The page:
Grey Expectations available now!
The new Dulcie Schwartz feline mystery: Could a missing book be haunted? Dulcie Schwartz doesn’t want to think so, but ever since it disappeared from the university, things have gone from bad to worse – one of her colleagues accused of homicide, and another revealed as an impostor. To top it all off, both the ghost cat Mr Grey and the kitten Esmé seem to have switched their allegiance to her boyfriend. Deprived of feline assistance, Dulcie must uncover the truth by herself, or else find herself on the hook for the theft – and murder.
Excerpt from Grey Expectations:
The horses thundered on, as if drawn by traces unseen to their destination. Miles beyond the cresting ridge they they had carried her without pause, but her thoughts lay elsewhere, lost in the inky night. Writing, she should be writing, and yet she journey’d on this dark path. Propelled to continue on, not by fear or base desire, but from a strange and wond’rous destiny, a dream that so moved her, she traveled. Exhausted, spent in both body and soul far beyond what mortal woman should endure, she clung to the carriage bench, its worn leather no longer soft beneath her hands as the seemingly everlasting night faded into dawn. An hour more, perhaps two, before the horses would be changed. An hour or two before she could–
“Stop!” Dulcie woke with a start. “Bad Esmé. That hurt!”
If anything could bring Dulcie back to the light of day, it was her kitten. Specifically, her kitten’s teeth. Dulcie had been dozing, lost in a dream. Oblivious to the book on her lap, she must have let her hand slide off the page to dangle by her side. Maybe she’d even twitched. At any rate, she liked to think there had been a provocation. Dulcie didn’t want to believe the little tuxedo cat would just bite her for no reason.
“No!” She tried to sound firm, shaking her finger in what she intended as a stern gesture. “No biting. No. Bad kit–” Dulcie stopped herself. The last thing she wanted was for the young animal to develop self-esteem issues. Unlikely, true, but when acting in loco parentis one couldn’t be too careful. “Bad behavior,” she corrected herself, as well as the young feline. “Biting is a bad thing to do.”
But the extended digit offered too much temptation, and the kitten grabbed it. And while the claws in her neat white paws were sheathed, her teeth sunk into soft flesh.
“Ow!” Dulcie tried to extricate her hand, all thoughts of socially correct pet parenting momentarily shelved. “Esmé!” Every move, though, only served to egg on the overexcited kitten who now had her front legs wrapped around the offending hand. “Let go!”
The little cat only held on tighter and started to kick with her white hind booties. In desperation, Dulcie pulled back – and knocked the heavy book on her lap to the floor. The ensuing “thump” finally served to interrupt the kitten’s frenzy, distracting her enough to allow Dulcie to free herself. Deprived of prey, the cat sat back and eyed her person. Like the kitten, Dulcie was on the small side, with a tendency toward plumpness. Unlike the kitten, Dulcie’s hair was brown, with a reddish cast and a pronounced tendency to curl, especially as late May brought the first wave of humidity to the city. For a moment, though, the two resembled each other. Esmé hesitating, as if wondering where to pounce next. Dulcie considering her small but rambunctious pet. And then, as if heeding some inner summons, the kitten turned and bounded out of the room, allowing Dulcie to turn her attention back to work.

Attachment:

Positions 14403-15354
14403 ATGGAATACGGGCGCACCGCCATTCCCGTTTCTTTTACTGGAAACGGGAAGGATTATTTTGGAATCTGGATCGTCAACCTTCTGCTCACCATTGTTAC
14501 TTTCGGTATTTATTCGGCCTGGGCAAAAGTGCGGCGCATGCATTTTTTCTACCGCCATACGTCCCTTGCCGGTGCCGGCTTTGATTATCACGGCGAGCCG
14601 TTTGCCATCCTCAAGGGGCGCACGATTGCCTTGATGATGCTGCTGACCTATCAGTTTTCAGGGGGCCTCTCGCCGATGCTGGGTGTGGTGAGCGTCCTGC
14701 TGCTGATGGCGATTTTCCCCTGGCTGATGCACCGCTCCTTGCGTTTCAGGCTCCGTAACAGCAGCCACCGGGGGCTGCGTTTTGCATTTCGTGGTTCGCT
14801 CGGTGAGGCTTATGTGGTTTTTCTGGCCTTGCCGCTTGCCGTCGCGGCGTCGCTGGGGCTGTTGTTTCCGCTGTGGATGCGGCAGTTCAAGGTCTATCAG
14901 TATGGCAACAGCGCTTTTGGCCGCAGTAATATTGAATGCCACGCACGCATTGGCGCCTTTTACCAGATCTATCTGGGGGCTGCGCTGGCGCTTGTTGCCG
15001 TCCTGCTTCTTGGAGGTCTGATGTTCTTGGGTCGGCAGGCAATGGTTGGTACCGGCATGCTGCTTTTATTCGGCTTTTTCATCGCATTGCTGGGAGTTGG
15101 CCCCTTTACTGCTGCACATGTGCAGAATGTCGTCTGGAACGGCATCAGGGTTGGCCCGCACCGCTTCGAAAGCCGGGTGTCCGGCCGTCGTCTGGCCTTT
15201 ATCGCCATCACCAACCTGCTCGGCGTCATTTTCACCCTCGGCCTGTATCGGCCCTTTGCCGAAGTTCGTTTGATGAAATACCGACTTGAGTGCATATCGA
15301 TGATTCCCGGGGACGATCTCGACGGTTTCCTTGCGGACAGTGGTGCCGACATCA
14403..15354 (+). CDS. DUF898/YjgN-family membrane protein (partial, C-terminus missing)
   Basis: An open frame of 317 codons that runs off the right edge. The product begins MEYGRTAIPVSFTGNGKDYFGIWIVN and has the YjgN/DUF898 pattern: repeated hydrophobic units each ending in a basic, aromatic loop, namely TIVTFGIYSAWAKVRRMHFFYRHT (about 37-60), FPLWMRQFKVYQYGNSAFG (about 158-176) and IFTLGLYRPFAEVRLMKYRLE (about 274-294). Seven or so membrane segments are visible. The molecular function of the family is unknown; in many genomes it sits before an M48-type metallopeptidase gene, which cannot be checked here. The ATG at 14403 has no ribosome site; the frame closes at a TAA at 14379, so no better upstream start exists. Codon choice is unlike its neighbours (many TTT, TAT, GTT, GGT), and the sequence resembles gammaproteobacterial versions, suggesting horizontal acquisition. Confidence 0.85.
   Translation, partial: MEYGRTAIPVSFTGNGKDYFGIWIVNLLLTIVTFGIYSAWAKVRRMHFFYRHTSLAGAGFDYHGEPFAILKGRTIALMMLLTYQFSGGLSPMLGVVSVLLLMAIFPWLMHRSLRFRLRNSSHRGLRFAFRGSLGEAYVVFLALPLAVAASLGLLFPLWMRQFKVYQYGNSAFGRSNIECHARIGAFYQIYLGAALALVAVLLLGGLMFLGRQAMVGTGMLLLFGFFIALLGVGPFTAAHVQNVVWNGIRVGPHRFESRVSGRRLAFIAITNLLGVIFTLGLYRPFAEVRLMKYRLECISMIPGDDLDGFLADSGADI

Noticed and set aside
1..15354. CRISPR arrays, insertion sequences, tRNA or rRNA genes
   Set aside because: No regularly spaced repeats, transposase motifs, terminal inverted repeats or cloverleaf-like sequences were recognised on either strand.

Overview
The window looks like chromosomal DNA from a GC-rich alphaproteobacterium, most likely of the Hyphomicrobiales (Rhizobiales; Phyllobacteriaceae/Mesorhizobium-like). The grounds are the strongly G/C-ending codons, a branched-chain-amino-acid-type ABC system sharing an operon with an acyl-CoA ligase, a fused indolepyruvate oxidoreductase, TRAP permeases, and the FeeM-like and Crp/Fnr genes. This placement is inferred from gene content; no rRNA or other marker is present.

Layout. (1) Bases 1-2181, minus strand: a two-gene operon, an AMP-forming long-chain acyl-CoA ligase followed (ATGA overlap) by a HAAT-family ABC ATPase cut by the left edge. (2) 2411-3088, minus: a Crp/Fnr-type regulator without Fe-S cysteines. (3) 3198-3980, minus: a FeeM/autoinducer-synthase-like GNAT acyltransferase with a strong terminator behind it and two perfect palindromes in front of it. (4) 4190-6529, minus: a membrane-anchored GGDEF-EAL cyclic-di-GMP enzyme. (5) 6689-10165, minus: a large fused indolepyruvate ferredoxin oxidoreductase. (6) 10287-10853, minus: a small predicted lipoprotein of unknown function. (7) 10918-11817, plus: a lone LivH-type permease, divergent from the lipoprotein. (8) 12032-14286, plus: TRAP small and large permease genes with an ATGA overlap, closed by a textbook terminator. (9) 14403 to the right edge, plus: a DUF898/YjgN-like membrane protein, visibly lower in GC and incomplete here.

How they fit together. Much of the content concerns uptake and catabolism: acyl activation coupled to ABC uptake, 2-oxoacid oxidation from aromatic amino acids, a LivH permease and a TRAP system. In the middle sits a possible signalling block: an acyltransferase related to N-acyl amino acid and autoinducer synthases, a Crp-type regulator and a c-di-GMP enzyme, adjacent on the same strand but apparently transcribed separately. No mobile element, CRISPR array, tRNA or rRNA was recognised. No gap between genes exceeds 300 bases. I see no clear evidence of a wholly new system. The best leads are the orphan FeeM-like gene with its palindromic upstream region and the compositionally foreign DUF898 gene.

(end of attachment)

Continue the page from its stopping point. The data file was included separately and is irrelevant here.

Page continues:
Instead, Dulcie watched the kitten bounce off with a smile. Rubbing the red marks those tiny teeth had left, she realized no real harm had been done. It wasn’t as if the kitten’s antics had interrupted anything productive. The afternoon thus far had been a waste, and the kitten may have even done her a service, waking her from her nap. The warm breeze coming in the living room window only hinted at more dreams to come, and the book at her feet suddenly looked too heavy to lift.
She should get back to work – specifically to the large and unpromising book on the floor beside her. Dulcie knew that. If only the reading waiting for her between those dull brown covers was just a little more exciting. If only, she admitted with a sigh, she could simply dive back into her longtime favorite adventure, The Ravages of Umbria. That book might have just as colorless a cover – Dulcie looked up at the well-worn edition that always graced her desk – but its insides were anything but.
Set in a haunted version of Italy that existed in fantasy only, The Ravages featured a beleaguered noblewoman who had to save herself from a panoply of dangers, including not only the usual ghosts and monks, but also the sneaky betrayal of an unfaithful friend. And the only tools she had at her disposal were her own wits. Unusual for her era, Hermetria – the heroine of The Ravages – was the kind of character Dulcie could really believe in. Only two segments of the book survived, which put off more casual readers, but for Dulcie, the lack of a definitive ending made the novel more compelling. Even more fascinating, the author, who had managed to remain anonymous for two centuries, just might have lived a life that was almost as tumultuous as her heroine’s – although probably with fewer ghosts.
From Grey Expectations, copyright 2012, Clea Simon